So Anthony Bourdain came to Toronto last year and throughout the entire episode, he didn’t sound very impressed. Such lack of enthusiasm! Naturally, I was a little offended. Now I get it, Toronto’s not a very good looking city. Our neighbours to the south burnt us down in 1813, and we burnt ourselves down in 1849 (oops). So a lack of historical architecture combined with a post-industrial aesthetic and the lot of ugly condominium high rises that have penetrated the city make for a not so pleasant facade.
Thank goodness for its neighbourhoods. Tiny enclaves built on the backs of early 20th century immigrants from Scotland, Portugual, Italy, Korea, China, India and beyond that have now become the gentrified centers of delicious for the current generations. My trips back to Toronto have always involved discovering whatever neighbourhood has become the next big thing. On this one, I had to get the advice from cadre of local authorities who made sure that I was going to spend my short time here well. As a result, I’ve been equal parts stuffed and hungry all week by just being surrounded by all this gastronomic glory. Let’s begin shall we?
The wedding post-mortem is a tradition among our friends that didn’t exactly work out this time considering the hangover. So while my pals slumbered, I needed to soothe a grumbling stomach and lumbered my way over to the Junction neighbourhood of Toronto where my pal Mojan had ordered me to brunch at the Farmhouse Tavern (1588 Dupont Street near Dundas Street West). Sadly they were out of their signature Mother and Child reunion which consists of breaded and two deep fried duck eggs paired with fine slices of duck prosciutto. I had to bear with their Eggs Benny, probably more appropriate prescription for a hangover, with smoked trout gravlax served on cheddar and chive biscuits that made me melt into a messy but satisfied puddle.
In the Dundas West neighbourhood there is a huge selection of possible brunches. From the classic Federal (1438 Dundas Street West near Ossington), to the white walled and light filled Saving Grace (907 Dundas Street West at Bellwoods Avenue). If you’re more akin to a weekend brunch later in the morning and have a craving for the brightest waffles topped with the freshest of berries, you’ll find Saving Grace packed to the brim. Thankfully, you can put your name down for a table and mosey across the street for a coffee at Ella’s Uncle.
It’s only natural that Little Italy offers a very saturated market for quality java, right? I like heading to Manic Coffee & Gelato (426 College Street West, near Bathurst). Not only do they offer some cold creative treats (there’s miso caramel if you’re adventurous, however black sesame is a personal fave), but their baristas are great conversation. One of my faves is Mikhail who hails from Costa Rica and has the coffee trade in his blood.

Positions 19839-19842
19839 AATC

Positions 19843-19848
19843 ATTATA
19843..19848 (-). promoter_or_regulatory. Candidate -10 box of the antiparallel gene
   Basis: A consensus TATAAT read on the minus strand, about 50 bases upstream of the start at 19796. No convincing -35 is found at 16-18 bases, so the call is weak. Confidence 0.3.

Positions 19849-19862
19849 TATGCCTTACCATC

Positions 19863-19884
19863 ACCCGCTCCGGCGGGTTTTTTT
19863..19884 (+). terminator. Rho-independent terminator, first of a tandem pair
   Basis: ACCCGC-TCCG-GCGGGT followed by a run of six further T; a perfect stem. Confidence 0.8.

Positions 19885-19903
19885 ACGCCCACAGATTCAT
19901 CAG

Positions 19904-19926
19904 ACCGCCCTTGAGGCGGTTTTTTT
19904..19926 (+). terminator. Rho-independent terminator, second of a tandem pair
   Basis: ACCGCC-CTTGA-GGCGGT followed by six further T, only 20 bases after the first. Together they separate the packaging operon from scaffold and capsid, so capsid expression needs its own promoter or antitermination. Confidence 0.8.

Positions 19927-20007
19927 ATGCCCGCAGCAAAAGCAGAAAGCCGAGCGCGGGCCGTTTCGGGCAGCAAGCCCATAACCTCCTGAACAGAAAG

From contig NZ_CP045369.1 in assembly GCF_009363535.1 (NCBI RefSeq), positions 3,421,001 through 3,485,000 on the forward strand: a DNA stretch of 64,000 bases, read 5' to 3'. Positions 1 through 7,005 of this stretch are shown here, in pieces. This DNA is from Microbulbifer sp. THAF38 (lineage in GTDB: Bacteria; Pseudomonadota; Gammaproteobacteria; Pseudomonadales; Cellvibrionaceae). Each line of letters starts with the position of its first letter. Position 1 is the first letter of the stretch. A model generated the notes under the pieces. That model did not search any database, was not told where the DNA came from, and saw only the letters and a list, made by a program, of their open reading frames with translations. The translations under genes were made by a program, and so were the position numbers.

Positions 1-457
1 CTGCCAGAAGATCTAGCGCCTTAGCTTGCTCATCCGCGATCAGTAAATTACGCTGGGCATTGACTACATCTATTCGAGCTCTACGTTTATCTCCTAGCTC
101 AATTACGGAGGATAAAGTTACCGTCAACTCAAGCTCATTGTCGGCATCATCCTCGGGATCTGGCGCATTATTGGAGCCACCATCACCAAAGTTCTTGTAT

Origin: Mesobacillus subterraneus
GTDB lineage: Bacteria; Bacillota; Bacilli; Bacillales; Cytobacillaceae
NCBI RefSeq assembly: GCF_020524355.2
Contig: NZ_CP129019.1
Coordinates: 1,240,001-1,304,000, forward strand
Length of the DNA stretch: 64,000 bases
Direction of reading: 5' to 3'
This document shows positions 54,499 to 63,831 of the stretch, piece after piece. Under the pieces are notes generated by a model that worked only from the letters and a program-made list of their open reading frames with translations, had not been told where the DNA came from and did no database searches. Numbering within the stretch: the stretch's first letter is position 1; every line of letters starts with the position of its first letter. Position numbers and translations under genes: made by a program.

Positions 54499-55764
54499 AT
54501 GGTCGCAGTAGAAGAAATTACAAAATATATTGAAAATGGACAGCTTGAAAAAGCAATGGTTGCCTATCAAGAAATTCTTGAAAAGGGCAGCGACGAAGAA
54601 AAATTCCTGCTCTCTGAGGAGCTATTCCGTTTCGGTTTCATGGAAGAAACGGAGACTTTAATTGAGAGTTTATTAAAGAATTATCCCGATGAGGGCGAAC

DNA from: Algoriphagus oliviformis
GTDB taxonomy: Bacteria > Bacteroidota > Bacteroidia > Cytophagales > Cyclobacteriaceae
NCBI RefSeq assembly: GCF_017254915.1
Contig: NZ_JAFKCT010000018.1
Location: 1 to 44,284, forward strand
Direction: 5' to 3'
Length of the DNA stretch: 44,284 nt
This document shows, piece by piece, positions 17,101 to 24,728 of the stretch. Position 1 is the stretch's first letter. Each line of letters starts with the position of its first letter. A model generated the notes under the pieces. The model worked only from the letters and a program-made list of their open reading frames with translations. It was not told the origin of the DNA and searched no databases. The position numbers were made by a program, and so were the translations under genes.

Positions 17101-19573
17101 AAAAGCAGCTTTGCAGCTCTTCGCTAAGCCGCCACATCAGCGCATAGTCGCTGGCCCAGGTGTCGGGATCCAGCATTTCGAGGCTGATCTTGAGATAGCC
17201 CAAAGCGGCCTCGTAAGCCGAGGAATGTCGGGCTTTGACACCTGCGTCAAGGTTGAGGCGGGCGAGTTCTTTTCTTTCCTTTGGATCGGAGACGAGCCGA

And I couldn’t write this post without mentioning one of the inspirations for the Kettlebell Café in Phnom Penh. Academy of Lions not only has a beautiful post-industrial space and the friendliest of staff in an old kitchen supply store for its work outs, but they also serve some great post-workout coffee. If you’re a Crossfitter looking for a friendly gym, go west and do a hundred burpees here!
To call Bar Raval only a location for libations would be a misnomer. I wound up spending three hours here catching up with one of my oldest friends, and we just kept ordering tapas upon pintxos upon planchas upon queso and beyond. And highly curated absinthe-based (apparently now legal in Canada) beverages of course. If you find standing space inside, you’ll be surrounded in Gaudi-esque structures from top to bottom which match its Barcelona-inspired menu so well.
One should also not miss a new institution just welcomed to the world last year. The Bloody Lobster Caesar is just perfect for a warm day on the patio at Rock Lobster (3 locations across downtown Toronto). And if you’re feeling indulgent, and we know you won’t be able to help yourself: go for the lobster poutine.
In the weeks leading up to my trip back home, I posted about a profound desire to feast at the Black Hoof. Very shortly after, my new friend Julia (also a Toronto-to-Phnom Penh transplant) intervened and implored that I go to Bar Isabel, Grant van Gameren’s new outpost instead. And I am so happy that Julia stepped in. Reunited with a dear old friend, we spent the three hours at Bar Isabel feasting on roasted bone marrow, smoked sweetbreads atop raw albacore tuna, a whole seabream ceviche, patatas bravas that were truly imperial with house-made blood sausage and boquerones layered on top and finished off with a sour cream ice cream with rosemary and candied orange. Oh right, and cocktails. And yes I was stuffed and tipsy.
So that’s it for my Toronto. I hope you enjoy my hometown if you ever make it above the 44th parallel!
All photos by Tiffany Tsang. Please request permission for use.
May 8, 2015 at 10:56 am
The food looks good.
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